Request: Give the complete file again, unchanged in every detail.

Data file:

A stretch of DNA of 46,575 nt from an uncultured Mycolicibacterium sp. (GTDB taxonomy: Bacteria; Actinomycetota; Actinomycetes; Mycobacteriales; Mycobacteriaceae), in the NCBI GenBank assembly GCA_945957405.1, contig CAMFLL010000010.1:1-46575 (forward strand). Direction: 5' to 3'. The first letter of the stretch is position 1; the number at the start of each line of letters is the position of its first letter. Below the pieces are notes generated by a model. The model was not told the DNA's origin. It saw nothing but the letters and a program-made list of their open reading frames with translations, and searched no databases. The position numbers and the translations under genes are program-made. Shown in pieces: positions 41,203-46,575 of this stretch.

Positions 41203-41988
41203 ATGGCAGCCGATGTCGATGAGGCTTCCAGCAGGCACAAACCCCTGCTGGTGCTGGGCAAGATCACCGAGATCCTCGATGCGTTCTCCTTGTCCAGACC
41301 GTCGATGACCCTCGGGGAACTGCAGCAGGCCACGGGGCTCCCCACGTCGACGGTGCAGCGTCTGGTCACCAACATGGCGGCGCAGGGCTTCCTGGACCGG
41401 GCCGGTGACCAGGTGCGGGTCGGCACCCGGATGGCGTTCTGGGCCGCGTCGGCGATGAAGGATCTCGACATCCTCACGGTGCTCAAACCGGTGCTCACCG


A stretch of DNA of 46,575 nt from an uncultured Mycolicibacterium sp. (GTDB taxonomy: Bacteria; Actinomycetota; Actinomycetes; Mycobacteriales; Mycobacteriaceae), in the NCBI GenBank assembly GCA_945957405.1, contig CAMFLL010000010.1:1-46575 (forward strand). Direction: 5' to 3'. The first letter of the stretch is position 1; the number at the start of each line of letters is the position of its first letter. Below the pieces are notes generated by a model. The model was not told the DNA's origin. It saw nothing but the letters and a program-made list of their open reading frames with translations, and searched no databases. The position numbers and the translations under genes are program-made. Shown in pieces: positions 41,203-46,575 of this stretch.

Positions 41203-41988
41203 ATGGCAGCCGATGTCGATGAGGCTTCCAGCAGGCACAAACCCCTGCTGGTGCTGGGCAAGATCACCGAGATCCTCGATGCGTTCTCCTTGTCCAGACC
41301 GTCGATGACCCTCGGGGAACTGCAGCAGGCCACGGGGCTCCCCACGTCGACGGTGCAGCGTCTGGTCACCAACATGGCGGCGCAGGGCTTCCTGGACCGG
41401 GCCGGTGACCAGGTGCGGGTCGGCACCCGGATGGCGTTCTGGGCCGCGTCGGCGATGAAGGATCTCGACATCCTCACGGTGCTCAAACCGGTGCTCACCG